In the State of Missouri, it is illegal to operate a motor vehicle if your blood alcohol content (BAC) is 0.08 or higher. If you are caught doing so, you will be charged with a DWI (Driving While Intoxicated).
In Missouri, "first offense" means that you haven't been convicted of an alcohol-related offense in the previous 5 years. If you are unsure as to whether or not your offense qualifies as a "first offense", consult your DWI attorney.
If you have been arrested for a first offense DWI, the first thing you will want to do is talk to an experienced Missouri DWI attorney. Missouri DWI law is complicated, and you do not want to try to go it alone.
If you have been arrested for drunk driving in Missouri, you face two separate sections of Missouri law: Criminal Alcohol Law and Administrative Alcohol Law.
Criminal Alcohol Law happens through the courts, and includes jail time and fines. Administrative Alcohol Law happens through the Department of Revenue, which handles the suspensions of driver's licenses.
If you are arrested for a DWI, the police will take your driver's license and issue you a Notice of Suspension. If the officer decides to do so, he or she may also mark on the notice that you have a temporary (15 day) permit to drive. The Notice of Suspension will also include a form that you can use to request an administrative hearing.
Important: You have only those 15 days to request an administrative hearing. If you do not request an administrative hearing, your driver's license will automatically be suspended for 30 days, even if you are found not guilty in court. Contact our Missouri DWI lawyers today to get your hearing scheduled.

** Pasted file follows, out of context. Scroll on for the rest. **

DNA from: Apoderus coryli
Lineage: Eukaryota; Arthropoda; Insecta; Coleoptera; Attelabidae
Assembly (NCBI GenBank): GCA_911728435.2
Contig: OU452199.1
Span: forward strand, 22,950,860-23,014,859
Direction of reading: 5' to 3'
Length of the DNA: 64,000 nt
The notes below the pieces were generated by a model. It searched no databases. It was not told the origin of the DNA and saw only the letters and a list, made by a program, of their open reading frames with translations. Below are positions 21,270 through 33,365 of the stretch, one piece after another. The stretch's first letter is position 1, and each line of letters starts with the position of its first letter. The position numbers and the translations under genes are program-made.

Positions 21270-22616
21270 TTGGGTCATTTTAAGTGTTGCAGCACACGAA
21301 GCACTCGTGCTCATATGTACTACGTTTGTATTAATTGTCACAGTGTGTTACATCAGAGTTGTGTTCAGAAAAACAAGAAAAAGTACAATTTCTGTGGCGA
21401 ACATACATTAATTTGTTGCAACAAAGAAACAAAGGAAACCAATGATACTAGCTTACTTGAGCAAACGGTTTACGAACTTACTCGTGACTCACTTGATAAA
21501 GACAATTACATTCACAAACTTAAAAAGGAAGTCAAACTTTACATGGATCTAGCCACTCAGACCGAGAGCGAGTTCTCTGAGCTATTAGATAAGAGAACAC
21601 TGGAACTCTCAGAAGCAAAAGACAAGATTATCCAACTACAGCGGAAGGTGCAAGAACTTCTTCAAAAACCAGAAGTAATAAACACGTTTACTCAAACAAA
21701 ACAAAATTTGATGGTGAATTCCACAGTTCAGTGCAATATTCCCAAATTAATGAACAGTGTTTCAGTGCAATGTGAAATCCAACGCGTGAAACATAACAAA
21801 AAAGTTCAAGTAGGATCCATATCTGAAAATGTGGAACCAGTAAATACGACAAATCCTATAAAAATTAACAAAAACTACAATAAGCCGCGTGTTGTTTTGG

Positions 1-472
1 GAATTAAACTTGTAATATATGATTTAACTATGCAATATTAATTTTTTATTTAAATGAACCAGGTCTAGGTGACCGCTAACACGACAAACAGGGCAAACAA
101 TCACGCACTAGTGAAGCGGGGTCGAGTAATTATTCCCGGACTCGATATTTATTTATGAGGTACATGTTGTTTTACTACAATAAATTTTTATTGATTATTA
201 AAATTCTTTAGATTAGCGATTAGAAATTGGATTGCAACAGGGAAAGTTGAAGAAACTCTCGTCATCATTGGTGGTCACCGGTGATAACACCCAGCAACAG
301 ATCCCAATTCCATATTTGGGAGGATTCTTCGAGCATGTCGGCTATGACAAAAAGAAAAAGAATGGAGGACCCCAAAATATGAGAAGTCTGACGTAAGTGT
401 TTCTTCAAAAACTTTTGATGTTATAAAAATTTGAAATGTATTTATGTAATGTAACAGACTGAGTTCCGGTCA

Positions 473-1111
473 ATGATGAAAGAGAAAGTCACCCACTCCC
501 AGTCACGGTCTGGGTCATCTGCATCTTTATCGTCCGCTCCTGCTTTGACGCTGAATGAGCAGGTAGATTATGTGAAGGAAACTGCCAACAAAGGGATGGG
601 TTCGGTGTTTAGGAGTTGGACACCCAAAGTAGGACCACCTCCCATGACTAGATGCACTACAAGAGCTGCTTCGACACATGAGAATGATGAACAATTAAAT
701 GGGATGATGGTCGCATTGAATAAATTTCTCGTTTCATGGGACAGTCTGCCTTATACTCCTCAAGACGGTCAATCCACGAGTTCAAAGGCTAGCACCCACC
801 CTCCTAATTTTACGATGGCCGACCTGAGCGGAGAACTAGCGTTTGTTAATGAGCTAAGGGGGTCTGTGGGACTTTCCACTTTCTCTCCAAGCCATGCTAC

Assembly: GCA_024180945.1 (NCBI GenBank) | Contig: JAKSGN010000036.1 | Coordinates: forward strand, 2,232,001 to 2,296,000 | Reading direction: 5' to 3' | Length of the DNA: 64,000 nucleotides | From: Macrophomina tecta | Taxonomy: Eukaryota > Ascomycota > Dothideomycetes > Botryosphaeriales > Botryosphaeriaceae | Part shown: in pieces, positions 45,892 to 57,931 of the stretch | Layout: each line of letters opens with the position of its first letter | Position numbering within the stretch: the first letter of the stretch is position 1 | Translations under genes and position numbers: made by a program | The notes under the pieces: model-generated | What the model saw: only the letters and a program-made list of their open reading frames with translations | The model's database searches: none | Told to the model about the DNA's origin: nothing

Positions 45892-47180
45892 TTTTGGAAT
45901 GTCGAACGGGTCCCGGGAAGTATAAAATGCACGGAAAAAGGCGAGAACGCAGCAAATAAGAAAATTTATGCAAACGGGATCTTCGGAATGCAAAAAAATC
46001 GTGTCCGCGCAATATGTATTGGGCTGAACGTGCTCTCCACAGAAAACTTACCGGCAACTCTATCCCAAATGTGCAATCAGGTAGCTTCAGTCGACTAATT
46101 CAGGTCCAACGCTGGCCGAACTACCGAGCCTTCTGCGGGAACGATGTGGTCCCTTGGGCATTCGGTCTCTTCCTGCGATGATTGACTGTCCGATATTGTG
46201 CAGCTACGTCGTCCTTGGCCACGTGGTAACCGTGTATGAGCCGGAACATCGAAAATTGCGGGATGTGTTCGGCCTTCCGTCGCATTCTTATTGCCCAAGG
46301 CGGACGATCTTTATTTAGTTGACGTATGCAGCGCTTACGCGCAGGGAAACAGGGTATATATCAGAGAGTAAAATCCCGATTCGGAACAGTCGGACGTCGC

If you request an administrative hearing, the Department of Revenue will schedule your hearing, and it can often be held over the phone. If the hearing determines that your automatic suspension stands, your driver's license will be suspended for 30 days.
Your suspension begins 15 days after the final order of the hearing officer is mailed from the Department of Revenue. If you choose not to request a hearing, your suspension begins 15 days after your arrest.
Your suspension will be followed by a 60 day restricted driving privilege. After this 90 day period, your driver's license will be eligible for full reinstatement. Before reinstatement you will have to provide the DMV with proof of an SR22 insurance filing. You can obtain your SR22 insurance policy and filing by entering your zip code below and completing the short form on the following page:
Criminal Penalties for a Missouri DWI first offense include up to 6 months in jail and up to $500 in fines.
In order to get your Missouri driver's license fully reinstated, you will need to:
An SR22 form is proof of future financial responsibility. The form is issued by your insurance company. It proves to the Missouri Department of Revenue that you are in fact fully insured. You will need to carry this high risk insurance for 2 years from the first day of your suspension. If you do not, your driver's license will be suspended again for the remainder of the 2 years.
SR22 insurance can be expensive, so you want to make sure you find a competitive rate. You can compare rates from the top insurance companies in Missouri by entering your zip code here:
Missouri does not currently have an ignition interlock program.
Missouri has an Implied Consent Law. This means that if you drive in Missouri, you agree to submit to a chemical blood alcohol test if asked to do so. This does not mean that you have to submit to a field sobriety test. Refusing to submit to a breathalyzer, blood, or urine test is a criminal offense.
Missouri DWI Laws - A complete overview of Missouri DWI laws including fines, jail time and penalties for each offense.
Missouri SR22 Insurance - Learn everything you need to know about Missouri SR22 filing requirements with the DMV and find out how you can save hundreds of dollars each year on your Missouri SR22 insurance.
Missouri DWI Lawyers - Contact one of our Missouri DWI lawyers today.
Missouri SATOP Programs - We offer a complete listing of Missouri state approved SATOP programs.